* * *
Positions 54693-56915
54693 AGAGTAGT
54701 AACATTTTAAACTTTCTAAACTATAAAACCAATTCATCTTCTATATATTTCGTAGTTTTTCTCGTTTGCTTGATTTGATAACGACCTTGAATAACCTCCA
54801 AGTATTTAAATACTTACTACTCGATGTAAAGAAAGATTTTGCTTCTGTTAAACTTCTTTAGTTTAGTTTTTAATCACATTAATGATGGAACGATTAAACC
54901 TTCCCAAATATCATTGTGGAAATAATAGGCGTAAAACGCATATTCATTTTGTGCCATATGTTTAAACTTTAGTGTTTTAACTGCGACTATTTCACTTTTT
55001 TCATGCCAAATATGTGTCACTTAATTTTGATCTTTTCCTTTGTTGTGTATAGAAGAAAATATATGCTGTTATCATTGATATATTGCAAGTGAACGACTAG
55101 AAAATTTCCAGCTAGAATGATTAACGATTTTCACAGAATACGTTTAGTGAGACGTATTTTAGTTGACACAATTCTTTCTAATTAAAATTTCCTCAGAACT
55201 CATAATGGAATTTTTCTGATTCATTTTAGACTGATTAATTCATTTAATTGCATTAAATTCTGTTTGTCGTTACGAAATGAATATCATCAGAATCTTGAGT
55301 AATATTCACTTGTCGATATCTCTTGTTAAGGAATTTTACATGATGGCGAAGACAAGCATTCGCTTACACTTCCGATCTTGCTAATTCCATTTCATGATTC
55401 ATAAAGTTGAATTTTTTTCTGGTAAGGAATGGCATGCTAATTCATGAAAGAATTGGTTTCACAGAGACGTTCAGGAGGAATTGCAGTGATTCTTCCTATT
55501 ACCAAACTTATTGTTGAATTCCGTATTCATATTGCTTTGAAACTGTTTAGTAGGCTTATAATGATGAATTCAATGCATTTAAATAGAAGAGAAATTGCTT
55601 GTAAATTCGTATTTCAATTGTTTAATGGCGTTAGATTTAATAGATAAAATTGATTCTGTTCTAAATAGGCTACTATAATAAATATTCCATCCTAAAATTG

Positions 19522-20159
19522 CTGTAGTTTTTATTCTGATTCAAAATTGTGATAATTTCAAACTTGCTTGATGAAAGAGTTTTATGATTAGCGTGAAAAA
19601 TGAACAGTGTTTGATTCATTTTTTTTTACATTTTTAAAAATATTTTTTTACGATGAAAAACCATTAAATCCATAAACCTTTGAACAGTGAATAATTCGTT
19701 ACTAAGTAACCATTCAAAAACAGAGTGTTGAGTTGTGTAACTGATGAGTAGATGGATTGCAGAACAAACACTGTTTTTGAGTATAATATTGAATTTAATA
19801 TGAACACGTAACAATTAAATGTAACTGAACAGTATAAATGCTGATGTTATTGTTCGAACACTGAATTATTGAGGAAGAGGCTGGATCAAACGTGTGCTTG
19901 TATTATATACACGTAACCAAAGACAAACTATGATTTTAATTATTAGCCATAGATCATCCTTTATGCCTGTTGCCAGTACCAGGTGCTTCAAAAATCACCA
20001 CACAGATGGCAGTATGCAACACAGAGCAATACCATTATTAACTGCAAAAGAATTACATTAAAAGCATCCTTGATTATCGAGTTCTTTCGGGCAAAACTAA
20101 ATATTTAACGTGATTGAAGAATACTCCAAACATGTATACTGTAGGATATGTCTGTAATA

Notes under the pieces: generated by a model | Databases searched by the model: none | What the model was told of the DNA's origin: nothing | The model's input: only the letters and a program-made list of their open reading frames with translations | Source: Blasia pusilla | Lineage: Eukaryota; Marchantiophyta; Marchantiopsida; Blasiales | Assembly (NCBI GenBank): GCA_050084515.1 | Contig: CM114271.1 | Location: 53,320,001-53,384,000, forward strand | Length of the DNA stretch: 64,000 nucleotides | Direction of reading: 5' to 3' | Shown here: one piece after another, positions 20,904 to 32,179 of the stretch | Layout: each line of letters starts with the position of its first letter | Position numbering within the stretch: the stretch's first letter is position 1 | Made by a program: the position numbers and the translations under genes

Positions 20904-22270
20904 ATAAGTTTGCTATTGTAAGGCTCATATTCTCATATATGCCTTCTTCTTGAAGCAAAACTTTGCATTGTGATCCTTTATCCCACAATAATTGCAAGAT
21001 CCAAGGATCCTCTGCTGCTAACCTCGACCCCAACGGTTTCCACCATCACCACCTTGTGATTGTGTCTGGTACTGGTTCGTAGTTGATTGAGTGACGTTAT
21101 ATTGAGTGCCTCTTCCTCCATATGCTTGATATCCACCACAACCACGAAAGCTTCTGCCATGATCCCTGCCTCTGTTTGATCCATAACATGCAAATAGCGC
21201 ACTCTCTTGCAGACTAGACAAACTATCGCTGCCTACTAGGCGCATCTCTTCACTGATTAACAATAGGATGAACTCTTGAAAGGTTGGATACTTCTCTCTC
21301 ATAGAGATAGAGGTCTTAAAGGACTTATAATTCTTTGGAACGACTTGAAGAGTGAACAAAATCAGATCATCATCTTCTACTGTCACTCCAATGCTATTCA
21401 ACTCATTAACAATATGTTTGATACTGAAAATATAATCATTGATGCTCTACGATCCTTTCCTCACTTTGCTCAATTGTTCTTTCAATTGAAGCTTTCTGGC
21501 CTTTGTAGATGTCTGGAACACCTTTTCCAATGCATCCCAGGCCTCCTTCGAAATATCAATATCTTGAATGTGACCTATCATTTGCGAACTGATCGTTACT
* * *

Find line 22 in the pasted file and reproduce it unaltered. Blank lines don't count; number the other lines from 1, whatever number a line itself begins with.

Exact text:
Positions 20904-22270